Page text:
Development of Longitudinal Diffusion Broadening in Chromatography
Consider a “band” of a compound in a chromatographic column. The band has the following concentration profile.
a) What would happen to this profile if the flow of the column were stopped and the column was allowed to sit?
b) Would this phenomena be more significant (i.e., happen faster) in a gas or a liquid?
c) Does this phenomena contribute more to band broadening at higher or lower flow rates?
Development of Eddy Diffusion Broadening in Chromatography
Consider molecules flowing through a packed bed of particles.
a) Would different molecules have different path lengths as they passed through the bed?
b) Is the difference in length between the shortest and longest path dependent at all on the diameter of the particles? If so, which particles (smaller or larger) would lead to a greater difference?
c) Some packed columns exhibit channeling. What do you think is meant by this term?
d) Would channeling be more likely to occur with smaller or larger particles? In other words, which is more difficult to pack efficiently, larger or smaller particles? A column is packed efficiently when the particles are in a uniform bed with the minimum amount of voids.
e) Do open tubular capillary columns exhibit eddy diffusion?
f) Does this phenomena exhibit any dependence on the flow rate?
Development of Stationary Phase Mass Transport Broadening in Chromatography
Consider a compound that has distributed between the mobile and stationary phase within a plate in a chromatographic column. The following might represent the concentration distribution profiles in the two phases (note that the compound as depicted has a slight preference for the mobile phase).
a) What would happen to these concentration profiles a brief instant of time later?
b) Will what happens in (a) contribute to band broadening? Explain.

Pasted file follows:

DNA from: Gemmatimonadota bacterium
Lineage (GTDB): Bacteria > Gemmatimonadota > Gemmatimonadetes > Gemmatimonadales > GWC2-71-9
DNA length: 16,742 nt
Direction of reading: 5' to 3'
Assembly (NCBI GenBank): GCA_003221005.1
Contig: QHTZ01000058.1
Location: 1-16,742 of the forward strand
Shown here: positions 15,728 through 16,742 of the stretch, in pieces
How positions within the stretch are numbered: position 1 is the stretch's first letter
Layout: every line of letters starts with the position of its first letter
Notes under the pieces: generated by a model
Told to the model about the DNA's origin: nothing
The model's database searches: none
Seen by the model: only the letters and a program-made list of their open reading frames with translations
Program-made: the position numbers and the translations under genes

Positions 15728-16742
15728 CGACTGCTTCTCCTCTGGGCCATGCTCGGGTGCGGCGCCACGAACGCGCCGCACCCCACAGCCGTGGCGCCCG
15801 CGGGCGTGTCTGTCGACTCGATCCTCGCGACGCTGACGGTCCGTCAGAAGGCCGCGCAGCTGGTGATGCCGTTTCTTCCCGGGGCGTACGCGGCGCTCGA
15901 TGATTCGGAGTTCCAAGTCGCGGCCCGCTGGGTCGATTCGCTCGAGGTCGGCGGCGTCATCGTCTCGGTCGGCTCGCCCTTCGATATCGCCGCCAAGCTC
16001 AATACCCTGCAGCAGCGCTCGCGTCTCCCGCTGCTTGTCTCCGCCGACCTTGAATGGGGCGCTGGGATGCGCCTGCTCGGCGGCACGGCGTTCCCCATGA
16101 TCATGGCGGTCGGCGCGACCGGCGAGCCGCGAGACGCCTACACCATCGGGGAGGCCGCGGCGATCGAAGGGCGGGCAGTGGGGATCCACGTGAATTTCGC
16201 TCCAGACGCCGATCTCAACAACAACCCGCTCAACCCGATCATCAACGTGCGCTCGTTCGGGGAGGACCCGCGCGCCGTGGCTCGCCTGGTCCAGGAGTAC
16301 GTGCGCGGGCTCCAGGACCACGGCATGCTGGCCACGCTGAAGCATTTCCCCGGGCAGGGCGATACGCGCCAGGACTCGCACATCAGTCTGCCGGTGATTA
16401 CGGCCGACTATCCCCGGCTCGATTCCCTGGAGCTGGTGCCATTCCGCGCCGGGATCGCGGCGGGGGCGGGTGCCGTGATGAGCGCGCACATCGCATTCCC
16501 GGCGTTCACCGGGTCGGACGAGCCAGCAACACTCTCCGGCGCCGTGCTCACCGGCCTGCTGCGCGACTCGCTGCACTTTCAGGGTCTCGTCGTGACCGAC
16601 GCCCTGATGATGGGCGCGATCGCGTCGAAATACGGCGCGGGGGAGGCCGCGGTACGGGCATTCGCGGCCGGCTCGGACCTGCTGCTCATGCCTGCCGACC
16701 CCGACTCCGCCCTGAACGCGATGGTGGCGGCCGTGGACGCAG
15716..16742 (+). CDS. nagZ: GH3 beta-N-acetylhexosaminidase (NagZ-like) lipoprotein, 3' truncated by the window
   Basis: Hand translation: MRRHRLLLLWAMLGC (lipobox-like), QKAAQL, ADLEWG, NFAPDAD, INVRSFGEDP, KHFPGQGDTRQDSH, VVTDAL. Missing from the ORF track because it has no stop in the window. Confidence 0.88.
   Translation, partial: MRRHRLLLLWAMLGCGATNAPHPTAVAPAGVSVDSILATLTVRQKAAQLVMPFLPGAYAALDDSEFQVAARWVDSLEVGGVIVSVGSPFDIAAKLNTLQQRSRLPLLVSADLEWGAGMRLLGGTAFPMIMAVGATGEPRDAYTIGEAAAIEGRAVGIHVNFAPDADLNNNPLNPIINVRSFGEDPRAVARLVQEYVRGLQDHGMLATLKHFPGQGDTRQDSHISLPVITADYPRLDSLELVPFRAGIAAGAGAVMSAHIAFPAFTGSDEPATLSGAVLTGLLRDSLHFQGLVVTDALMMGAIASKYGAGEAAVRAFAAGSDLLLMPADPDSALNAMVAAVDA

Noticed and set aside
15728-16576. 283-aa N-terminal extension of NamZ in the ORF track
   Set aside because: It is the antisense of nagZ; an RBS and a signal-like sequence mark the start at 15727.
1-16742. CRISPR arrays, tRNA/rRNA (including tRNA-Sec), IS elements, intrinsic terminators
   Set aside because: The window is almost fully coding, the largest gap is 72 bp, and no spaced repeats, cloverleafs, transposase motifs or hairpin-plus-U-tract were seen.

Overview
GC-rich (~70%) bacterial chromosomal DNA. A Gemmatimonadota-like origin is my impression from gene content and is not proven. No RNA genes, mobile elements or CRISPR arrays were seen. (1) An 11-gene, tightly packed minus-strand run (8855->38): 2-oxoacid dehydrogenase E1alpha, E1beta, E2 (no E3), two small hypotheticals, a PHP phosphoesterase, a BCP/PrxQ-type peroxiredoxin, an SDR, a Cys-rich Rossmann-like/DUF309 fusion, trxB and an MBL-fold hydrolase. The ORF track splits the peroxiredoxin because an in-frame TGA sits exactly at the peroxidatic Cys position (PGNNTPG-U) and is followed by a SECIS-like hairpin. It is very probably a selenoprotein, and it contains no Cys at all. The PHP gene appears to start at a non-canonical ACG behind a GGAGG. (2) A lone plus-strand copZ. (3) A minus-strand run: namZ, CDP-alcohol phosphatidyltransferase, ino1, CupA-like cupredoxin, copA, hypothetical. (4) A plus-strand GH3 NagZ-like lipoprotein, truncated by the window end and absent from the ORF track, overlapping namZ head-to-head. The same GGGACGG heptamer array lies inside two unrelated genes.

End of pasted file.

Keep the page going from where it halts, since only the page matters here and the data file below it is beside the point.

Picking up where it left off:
c) Does the contribution of this phenomenon to band broadening exhibit a dependence on flow rate? If so, are there any troublesome aspects to this dependence?
d) What happens to this effect as the stationary phase coating is made thicker?
e) Capillary GC columns have very thin coatings. Describe one advantage of these columns.
f) Compare the effect of this phenomenon on a uniform versus non-uniform stationary phase coating.
g) Is this effect of more concern in gas or liquid chromatography?
Development of Mobile Phase Mass Transport Broadening in Chromatography
Consider a capillary column as shown below.
The dot represents a molecule that has just left the stationary phase is about to diffuse across the mobile phase and re-encounter the stationary phase on the other side of the column.
a) Draw a line representing the path of the molecule.
b) What would this path look like if the flow rate were doubled?
c) Is it important for the molecule to encounter the stationary phase? Think about a situation in which the flow was so fast that the molecule never re-encountered the stationary phase.
d) If using capillary columns, what does this suggest about the desirable diameter for such a column?
e) Is this phenomenon worse in gas or liquid chromatography?
f) How does the contribution to band broadening depend on flow rate?
g) Would this effect be observed in a packed column? If so, how?
h) How could you reduce this effect in a packed column?
i) Say something about the length of column needed if you undertake what you have suggested in
(h), assuming that you have maintained a constant thickness of stationary phase.